The Or Gallery collaborates with art galleries locally, nationally, and internationally. As a member of the Pacific Association of Artist-Run Centres (1988), the Or shares advocacy principles with and participates in initiatives with other B.C. artist-run centres. Based on its gallery location, the Or has also collaborated with neighboring galleries in Vancouver. In 1987, when a fire destroyed the Or Gallery’s space and records at 1729 Franklin St, the gallery was relocated to the studio of contemporary Director/Curator Phillip McCrum on the third floor of 505 Hamilton St. The Or was subsequently located at 314 W. Hastings St. (1988-1993); 112 W. Hastings St (1993-1999); 103-400 and 103-480 Smithe St. (1999-2008); 555 Hamilton St. (2008-2019), a building that has also housed the Bau Xi Gallery, Contemporary Art Gallery, and Morris and Helen Belkin Art Gallery’s Satellite Gallery; and 236 E. Pender St. (2019-present), which had formerly housed the Unit Pitt Gallery. In 2010, the Or Gallery opened the first international satellite space operate by a Canadian artist-run centre, the Or Gallery Berlin. The Or Gallery Berlin operated at 37 Oranienstrasse until July 2014, at which point it moved and became the Or Gallery Berlin Project and Residency Space. Although this space closed in 2015, the Or Gallery has maintained involvement in Berlin’s contemporary art scene.

The Or Gallery is currently run by a volunteer, artist-member Board of Directors and a paid Director/Curator. The Board of Directors contracts practicing artists as Director/Curator, who determines the focus of programming. Director/Curators have included: Laiwan (1983), Ken Lum (1983-1984), Arni Runar Haraldsson (1984-1985), James Graham (1986), Ellen Ramsey (1986-1987), Phillip McCrum (1987-1989), Nancy Shaw (1989-1991), Susan Schuppli (1991-1993), Janice Bowley (1994-1996), Reid Shier (1996-2002), Sydney Hermant (2002-2005), Michèle Faguet (2005-2007), Jonathan Middleton (2007-2017), Denise Ryner (2017-2022), and Jenn Jackson (2023-present).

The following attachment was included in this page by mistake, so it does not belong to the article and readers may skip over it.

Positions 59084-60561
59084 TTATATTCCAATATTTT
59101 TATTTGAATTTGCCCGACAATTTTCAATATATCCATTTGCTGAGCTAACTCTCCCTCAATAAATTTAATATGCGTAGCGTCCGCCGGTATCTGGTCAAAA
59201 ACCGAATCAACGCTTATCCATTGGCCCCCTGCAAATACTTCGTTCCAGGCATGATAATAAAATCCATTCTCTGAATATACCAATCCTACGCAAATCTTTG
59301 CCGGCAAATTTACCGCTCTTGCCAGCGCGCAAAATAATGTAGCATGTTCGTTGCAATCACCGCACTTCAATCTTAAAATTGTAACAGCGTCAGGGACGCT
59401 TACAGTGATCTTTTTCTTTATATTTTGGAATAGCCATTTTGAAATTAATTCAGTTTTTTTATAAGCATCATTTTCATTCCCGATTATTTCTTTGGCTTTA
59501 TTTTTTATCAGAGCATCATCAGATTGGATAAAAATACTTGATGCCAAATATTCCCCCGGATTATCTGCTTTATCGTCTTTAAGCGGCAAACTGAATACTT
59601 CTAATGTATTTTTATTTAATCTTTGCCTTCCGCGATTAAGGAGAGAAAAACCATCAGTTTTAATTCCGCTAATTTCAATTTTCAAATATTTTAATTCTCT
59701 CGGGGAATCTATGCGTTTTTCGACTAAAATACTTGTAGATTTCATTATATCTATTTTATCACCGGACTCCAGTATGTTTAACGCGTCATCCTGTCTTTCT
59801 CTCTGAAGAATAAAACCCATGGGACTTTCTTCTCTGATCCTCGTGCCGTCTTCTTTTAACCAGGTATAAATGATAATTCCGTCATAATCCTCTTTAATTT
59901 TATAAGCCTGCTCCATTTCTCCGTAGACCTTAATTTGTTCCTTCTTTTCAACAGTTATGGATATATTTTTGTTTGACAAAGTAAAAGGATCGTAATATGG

Custodial history

Scope and content

Fonds documents the Or Gallery’s work supporting contemporary and experimental art practices via exhibitions, projects, and publications. Represented exhibitions are listed under Exhibition records series and the relevant Curator files subseries.

Fonds also reflects the Or Gallery’s administration and operation as an organization and as a physical gallery space. Records consist of photographic materials, correspondence, ephemera, proofs, mock-ups, and other material documenting: the curation, installation, and display of exhibitions; the administration and operation of the Or Gallery; and the design process of Or Gallery publications and ephemera.

The fonds is arranged into five series: Exhibition records; Curator files; Administration; Vancouver Anthology; and Publications and ephemera.

Notes area

Physical condition

Immediate source of acquisition

The fonds was donated directly to UBC RBSC by Or Gallery Director/Curator Denise Ryner in 2021.


The creator organized materials related to the final installation and display of exhibitions in Exhibition records, and materials related to the curation and installation processes in Curator files. This order has been preserved by the archivist and is reflected in the fonds and series descriptions.

The fonds arrived with materials related to the Vancouver Anthology and to Publications and ephemera arranged separately from other records. Within these series, there was no apparent physical order. The archivist created and arranged files to reflect series and approximate chronological order. Where present, the archivist maintained original file titles and the original order of records within files.

Language of material

  • English

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Further accruals are expected.

Physical description

Fonds includes: 4.06 m of textual textual records, 4101 slides, 552 photographs, 512 negatives, 26 contact sheets, 15 film transparencies, 2 artworks, 2 video cassettes, 1 photographic collage, and 1 swatch of fabric.

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The fonds was processed, arranged, and described by Gabriella J. Cigarroa in Spring 2024.